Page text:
Published on 2014/10/31

The Importance of Measuring Operational Efficiency in Higher Education IT

The Importance of Measuring Operational Efficiency in Higher Education IT
By measuring success and adjusting for weaknesses, an institutional IT unit can adapt more quickly to changing needs and improve the efficiency of the campus-wide technology services.
Higher education environments tend to be comprised of a cross-section of society with multiple levels of comfort in adopting and utilizing technology. Many universities have a community of early adopters; those students, faculty members and administrative staff who embrace and seek out change in their technology use. These early adopters are constantly testing the limits of technology, using the latest (and sometimes greatest) tools and applications to help them meet a specific educational, research or business need. At the other end of the spectrum are those members of the university community who have a very low tolerance for service interruptions or changes in the way they utilize technology. This group expects the technology resources they use today to be the same or incrementally better than they were the day before. Like the telephone services of years past, these groups of students, faculty and staff expect their technology to be available with “five nines” reliability (uptime of 99.999 percent) and their satisfaction decreases the further we get from this high level of consistency.

So, with this in mind, why is it important that we track metrics and key performance indicators in higher education? Surely, with such a diverse client base, there is no one metric that can capture IT service delivery effectiveness. However, with a robust set of key performance indicators, trends in service delivery will emerge to guide your efforts to create and maintain a world-class technology service offering for your constituents, for your management and for your university.

Identifying key performance indicators and tracking metrics can often seem to be a daunting and intimidating prospect. This is true on many levels, from the individual staff member, to the area manager, to the departmental director, the Divisional Vice-President and even the CIO. There are many ways to approach the gathering of these metrics, but they all have one thing in common. All metrics have trends, and it is in the trends that we start to find value and insight into an organization’s overall effectiveness and responsiveness to either maintaining the status quo or adapting to change.

Tier one technology support at The George Washington University was an area that had a public perception problem coupled with a need to make judicious use of university financial and human resources while striving to support an end user population of 40,000 faculty, staff and students in every aspect of their technology utilization. Delivering technology support to this business and its needs meant a priority of 24/7/365 support to assist with research, provide the technology necessary to access and share that research, communicate between community members through voice, text, email, and even social media and much, much more. In order to address these needs The George Washington University decided to streamline and concentrate its support, general information and maintenance efforts into a single team of IT professionals within a centralized IT Support Center. This effort allowed us to capitalize on our investment in our existing human resources and at the same time do “more with less” by cross training staff and assuring we were available 24/7 for an international university community.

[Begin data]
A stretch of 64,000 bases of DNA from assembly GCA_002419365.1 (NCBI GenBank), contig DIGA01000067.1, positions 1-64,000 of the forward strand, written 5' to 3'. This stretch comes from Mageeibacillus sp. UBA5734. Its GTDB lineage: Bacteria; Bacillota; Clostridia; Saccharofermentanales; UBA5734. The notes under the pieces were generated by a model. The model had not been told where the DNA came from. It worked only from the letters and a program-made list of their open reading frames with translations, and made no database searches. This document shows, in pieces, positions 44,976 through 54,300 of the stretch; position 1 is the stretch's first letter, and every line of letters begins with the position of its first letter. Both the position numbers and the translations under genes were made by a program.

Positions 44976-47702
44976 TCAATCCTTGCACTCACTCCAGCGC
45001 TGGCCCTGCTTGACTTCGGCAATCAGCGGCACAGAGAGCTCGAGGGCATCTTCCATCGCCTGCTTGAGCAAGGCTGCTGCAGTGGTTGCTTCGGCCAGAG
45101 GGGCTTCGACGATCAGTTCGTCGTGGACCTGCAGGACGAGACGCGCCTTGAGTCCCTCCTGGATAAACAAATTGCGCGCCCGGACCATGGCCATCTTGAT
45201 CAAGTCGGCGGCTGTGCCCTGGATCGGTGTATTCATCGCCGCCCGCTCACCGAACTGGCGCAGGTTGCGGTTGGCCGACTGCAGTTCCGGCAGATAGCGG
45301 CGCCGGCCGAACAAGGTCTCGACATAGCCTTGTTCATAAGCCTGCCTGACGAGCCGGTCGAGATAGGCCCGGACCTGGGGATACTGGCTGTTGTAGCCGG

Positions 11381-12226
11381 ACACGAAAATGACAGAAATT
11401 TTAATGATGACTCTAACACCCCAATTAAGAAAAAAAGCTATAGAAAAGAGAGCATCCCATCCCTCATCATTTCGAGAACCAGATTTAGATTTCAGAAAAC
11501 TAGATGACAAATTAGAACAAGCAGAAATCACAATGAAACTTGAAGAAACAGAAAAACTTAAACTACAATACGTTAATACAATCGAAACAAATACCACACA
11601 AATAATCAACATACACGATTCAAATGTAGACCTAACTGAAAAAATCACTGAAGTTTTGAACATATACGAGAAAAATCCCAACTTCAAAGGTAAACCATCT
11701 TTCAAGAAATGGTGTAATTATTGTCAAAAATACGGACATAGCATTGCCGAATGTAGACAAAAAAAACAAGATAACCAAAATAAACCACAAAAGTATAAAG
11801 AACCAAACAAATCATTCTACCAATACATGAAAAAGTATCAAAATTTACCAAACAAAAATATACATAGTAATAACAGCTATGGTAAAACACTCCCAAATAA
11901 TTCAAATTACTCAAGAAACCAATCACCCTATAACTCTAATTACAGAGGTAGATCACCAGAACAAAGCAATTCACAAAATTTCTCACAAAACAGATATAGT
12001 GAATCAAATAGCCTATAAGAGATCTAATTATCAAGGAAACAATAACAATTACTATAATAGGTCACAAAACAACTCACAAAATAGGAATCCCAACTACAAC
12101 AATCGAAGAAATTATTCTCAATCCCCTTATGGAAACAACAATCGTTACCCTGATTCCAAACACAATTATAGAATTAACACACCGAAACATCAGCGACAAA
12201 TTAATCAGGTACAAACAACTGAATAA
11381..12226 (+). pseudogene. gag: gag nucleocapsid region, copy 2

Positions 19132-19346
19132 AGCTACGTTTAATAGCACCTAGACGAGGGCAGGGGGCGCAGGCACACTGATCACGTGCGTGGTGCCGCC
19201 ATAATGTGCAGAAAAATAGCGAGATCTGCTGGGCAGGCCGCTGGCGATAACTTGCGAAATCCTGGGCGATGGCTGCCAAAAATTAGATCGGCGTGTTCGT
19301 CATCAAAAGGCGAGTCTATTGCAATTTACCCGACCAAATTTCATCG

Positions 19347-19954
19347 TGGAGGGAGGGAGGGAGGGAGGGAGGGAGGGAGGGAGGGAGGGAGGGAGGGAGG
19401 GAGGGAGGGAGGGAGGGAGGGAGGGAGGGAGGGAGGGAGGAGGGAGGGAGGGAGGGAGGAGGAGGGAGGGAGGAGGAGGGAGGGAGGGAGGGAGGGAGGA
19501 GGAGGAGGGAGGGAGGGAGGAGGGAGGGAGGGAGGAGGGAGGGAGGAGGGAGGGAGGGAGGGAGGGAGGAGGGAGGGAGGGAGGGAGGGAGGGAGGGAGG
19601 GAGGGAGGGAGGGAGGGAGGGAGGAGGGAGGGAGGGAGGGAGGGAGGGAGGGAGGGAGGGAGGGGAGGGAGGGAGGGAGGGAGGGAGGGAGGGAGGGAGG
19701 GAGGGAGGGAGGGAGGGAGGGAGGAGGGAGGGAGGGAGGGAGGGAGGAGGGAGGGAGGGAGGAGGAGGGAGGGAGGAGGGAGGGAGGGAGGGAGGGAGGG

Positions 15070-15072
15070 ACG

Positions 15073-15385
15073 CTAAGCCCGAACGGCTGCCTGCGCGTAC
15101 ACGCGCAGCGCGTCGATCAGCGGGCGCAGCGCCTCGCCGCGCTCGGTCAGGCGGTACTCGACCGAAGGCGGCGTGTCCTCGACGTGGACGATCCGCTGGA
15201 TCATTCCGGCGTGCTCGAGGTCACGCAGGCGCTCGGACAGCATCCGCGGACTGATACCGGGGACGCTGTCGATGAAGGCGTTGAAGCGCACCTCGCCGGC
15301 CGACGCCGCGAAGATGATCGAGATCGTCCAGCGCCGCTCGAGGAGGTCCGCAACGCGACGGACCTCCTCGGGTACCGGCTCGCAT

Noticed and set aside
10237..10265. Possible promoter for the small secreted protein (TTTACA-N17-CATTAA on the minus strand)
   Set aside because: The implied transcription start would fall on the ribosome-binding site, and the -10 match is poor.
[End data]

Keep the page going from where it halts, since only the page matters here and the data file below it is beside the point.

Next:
After establishing this 24/7 technology support environment we had to find a way to measure the utility, proficiency and effectiveness of this environment. To this end we established key performance indicators that, over time, would give the university and Division of IT management insight into these factors. We started with a simple set of indicators and set attainable goals to strive for and against which to measure service delivery:

  • Average Time Spent on the phone with a customer < 7 minutes
  • Average time spent routing a request or trouble ticket post call < 3 minutes
  • Average time a caller has to wait in queue to get to a live agent < 2 minutes
  • Average abandon time < 3 minutes